The project will define and undertake scientific methods for measurement of fatigue in various realistic seagoing scenarios using bridge, engine-room and cargo simulators; will assess the impact of fatigue on decision-making performance and will determine optimal settings for minimising those risks to both ship and seafarer. Three simulator-equipped institutes will collaborate in ensuring that enough runs of sufficient duration are undertaken to replicate ship-board conditions of operation, with real-life scenarios of voyage, workload and interruptions. Specialist input from a stress research institute, skilled in transport operations research, will set the requirements for fatigue measurement and determining performance degradation of watch-keepers. Results will be analysed and recommendations made for application by interested parties, including ship owners, maritime regulators and those setting requirements for manning and operation of ships. Output will be a Management Toolkit with software and guidance notes. Involvement of a classification society, seafarer officers union and six stakeholder partners provide expert objectivity of the project and its results, as well as widening routes for dissemination and exploitation. The project addresses concerns over the increasing losses (human, financial and environmental) of maritime accidents which frequently cite fatigue as a contributory cause and thereby resonates with the objectives and impacts of the work programme. This is a major issue at a time when the high demand for shipping capacity has led to shortages of well-qualified and experienced seafarers. The project surpasses past subjective fatigue studies, highlighting the problem, and will produce validated, statistically robust results for use in decision making, using the toolkit of results and findings. HORIZON thereby impacts on the FP7 aims of increased safety and security, reduced fatalities, with a methodology for reducing human error.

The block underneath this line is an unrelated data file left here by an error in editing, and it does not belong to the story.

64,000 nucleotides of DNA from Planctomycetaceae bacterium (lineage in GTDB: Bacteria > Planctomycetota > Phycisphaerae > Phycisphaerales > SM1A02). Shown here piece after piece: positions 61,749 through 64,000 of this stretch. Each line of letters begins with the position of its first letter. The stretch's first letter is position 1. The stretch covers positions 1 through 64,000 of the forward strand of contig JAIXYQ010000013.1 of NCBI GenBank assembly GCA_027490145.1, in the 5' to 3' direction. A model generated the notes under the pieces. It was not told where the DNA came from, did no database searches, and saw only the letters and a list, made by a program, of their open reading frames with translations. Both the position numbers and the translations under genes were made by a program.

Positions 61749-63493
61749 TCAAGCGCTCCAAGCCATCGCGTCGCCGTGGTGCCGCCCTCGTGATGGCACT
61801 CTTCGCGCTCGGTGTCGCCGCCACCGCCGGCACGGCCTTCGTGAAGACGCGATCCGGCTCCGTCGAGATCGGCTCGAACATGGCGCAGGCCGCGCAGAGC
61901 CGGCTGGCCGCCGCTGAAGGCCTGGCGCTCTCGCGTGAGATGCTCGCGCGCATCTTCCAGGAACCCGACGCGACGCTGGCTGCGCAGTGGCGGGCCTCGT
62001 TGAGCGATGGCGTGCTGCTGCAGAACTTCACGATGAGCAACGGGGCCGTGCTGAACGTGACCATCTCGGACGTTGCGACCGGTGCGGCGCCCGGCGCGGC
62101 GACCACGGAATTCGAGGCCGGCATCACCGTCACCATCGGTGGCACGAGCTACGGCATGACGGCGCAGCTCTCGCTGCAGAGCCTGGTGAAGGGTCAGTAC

Call for proposal
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Funding SchemeCP-FP - Small or medium-scale focused research project
E1W 1UT London